JJ 11/72: Seamen/Tracey at The Plough, Stockwell

Fifty years ago Martin Davidson marvelled at the resurgent Phil Seamen - only weeks before the drummer suddenly died. First published Jazz Journal November 1972

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Phil Seamen. Photo by Bruce Fleming

One of the major events in London 1972 has been the resurgence of Phil Seamen. Suddenly be has regular Tuesday and Wednesday gigs at ‘The Jolly Cockney’ in Lambeth, Fridays at ‘The Hope & Anchor’ in Islington and Saturdays and Sundays at Stockwell’s ‘Plough’.

The format during the week is a piano / bass / drums trio plus one or two guest horns. During the year I have heard several sessions with such guests as Tubby Hayes, Don Rendell, Kenny Wheeler and Tony Coe benefitting from Phil’s booting behind them.

For although Phil’s time concept is as pre-Elvin as ever, and although his Klook roots are still very prominent, he has perfected his style so that he now reaches the limits of freedom permissible within his chosen area. Listening to him is rather like listening to Elvin playing hard bop – they both go so far out that one cannot imagine how they are going to get back in again until it inevitably happens as if by a miracle.

This is real edge-of-the-seat drumming. But not only that, it also is extremely powerful drumming, from the constant steaming cymbals and the punching snare to the booting bass-drum and the roaring loms. And watch out for that sense of humour, still as bombastic as his drumming. Hecklers beware!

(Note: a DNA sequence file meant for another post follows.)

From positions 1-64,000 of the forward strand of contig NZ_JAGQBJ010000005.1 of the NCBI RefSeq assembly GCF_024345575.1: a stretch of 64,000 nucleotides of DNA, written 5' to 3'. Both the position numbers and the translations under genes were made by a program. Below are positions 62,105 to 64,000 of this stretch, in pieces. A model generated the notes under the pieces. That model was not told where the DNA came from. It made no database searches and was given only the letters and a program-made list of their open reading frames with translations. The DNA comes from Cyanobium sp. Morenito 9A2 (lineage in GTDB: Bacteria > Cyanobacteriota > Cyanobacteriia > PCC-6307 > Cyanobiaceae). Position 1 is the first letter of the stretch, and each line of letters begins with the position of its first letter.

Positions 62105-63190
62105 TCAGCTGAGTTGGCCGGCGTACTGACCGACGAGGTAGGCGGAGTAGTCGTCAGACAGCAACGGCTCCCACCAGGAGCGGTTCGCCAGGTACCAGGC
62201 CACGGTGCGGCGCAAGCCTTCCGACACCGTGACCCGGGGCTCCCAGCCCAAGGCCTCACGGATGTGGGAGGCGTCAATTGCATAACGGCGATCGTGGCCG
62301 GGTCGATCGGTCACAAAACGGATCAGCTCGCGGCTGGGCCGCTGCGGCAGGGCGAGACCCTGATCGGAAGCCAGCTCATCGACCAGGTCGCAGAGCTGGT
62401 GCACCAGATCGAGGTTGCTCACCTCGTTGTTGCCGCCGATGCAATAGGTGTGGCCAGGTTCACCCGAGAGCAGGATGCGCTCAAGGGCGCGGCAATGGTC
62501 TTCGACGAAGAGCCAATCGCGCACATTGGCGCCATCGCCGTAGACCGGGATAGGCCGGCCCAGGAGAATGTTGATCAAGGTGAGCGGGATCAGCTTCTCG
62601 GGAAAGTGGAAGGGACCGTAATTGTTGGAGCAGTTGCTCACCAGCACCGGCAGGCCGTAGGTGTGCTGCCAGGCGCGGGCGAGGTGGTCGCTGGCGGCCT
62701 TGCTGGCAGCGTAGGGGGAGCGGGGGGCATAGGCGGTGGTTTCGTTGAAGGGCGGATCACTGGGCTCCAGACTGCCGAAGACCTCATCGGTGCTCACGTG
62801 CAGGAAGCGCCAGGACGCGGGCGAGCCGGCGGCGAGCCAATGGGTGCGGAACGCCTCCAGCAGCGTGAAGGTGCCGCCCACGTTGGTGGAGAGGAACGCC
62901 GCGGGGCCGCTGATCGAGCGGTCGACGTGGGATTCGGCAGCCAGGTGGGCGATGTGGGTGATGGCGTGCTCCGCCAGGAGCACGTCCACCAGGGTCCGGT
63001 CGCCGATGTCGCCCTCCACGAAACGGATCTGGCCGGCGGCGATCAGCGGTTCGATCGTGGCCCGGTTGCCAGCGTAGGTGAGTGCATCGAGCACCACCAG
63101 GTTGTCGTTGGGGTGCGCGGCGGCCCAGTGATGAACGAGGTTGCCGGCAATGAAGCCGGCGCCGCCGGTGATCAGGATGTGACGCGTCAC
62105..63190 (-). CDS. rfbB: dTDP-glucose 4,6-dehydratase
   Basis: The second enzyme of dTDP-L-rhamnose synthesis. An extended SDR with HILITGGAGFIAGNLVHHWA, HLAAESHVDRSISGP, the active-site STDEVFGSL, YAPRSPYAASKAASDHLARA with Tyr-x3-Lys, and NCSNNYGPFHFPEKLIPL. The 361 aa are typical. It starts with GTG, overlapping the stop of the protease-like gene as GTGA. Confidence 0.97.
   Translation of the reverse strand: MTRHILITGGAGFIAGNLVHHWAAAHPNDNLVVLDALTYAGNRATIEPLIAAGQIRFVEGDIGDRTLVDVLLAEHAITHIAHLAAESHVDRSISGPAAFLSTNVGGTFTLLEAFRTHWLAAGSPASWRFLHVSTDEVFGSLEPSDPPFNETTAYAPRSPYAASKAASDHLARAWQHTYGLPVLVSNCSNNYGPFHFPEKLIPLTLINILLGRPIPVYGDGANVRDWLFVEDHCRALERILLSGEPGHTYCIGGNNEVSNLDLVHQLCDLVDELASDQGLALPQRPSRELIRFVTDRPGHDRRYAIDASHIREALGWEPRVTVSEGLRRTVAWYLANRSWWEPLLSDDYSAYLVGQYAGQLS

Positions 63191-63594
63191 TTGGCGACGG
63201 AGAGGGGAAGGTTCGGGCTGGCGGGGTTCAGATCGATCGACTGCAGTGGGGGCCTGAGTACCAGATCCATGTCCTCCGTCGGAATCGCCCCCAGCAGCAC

On weekends at Tbe Plough no horns are used. Sundays feature the piano of Brian Lemon, replaced by Stan Tracey on Saturdays. It was one of these Saturday evenings which recently gave me one of my most exciting ‘live’ listening experiences for some time.

One of the major events in London 1971 was the drifting of Stan Tracey into free jazz. However, if his Saturdays with Phil are anything to go by, he is probably still a bopper at heart. He still manages to play old war-horses such as I Let A Song Go Out Of My Heart and Exactly Like You as if he had just composed them, while his own classics like Afro-Charlie sound fresher than ever.

Then there is an up-tempo I’m Getting Sentimental Over You which he possible throws in to show how different he is from his main influence, Monk. (This difference was even more marked on another occasion, with John Stevens depping excellently for Phil, when Stan actually played several tunes written by Monk.)

Great as these two are in their own ways, the interplay between them is some­thing else. After all, Stan is a very percussive pianist and needs to be matched by such a strong percussionist as Phil. The sparks continually fly between the two of them, most notably during a for­midable conga that would scare a few ballroom dancers.

Anchoring the music to the earth is bassist Kenny Baldock, who plays very strongly if not as stunningly as the rest of the trio. So, if you are a bopper at heart, don’t spend your Satur­day evenings at home – there has never been anything on television to match the excitement of this incredible trio.

Postscript: The above review was written in early September. Now, in mid-October, Phil Seamen is dead. It is doubly tragic that this should occur when he was playing so well and so often; surely he will be remembered as just about the best British jazzman ever.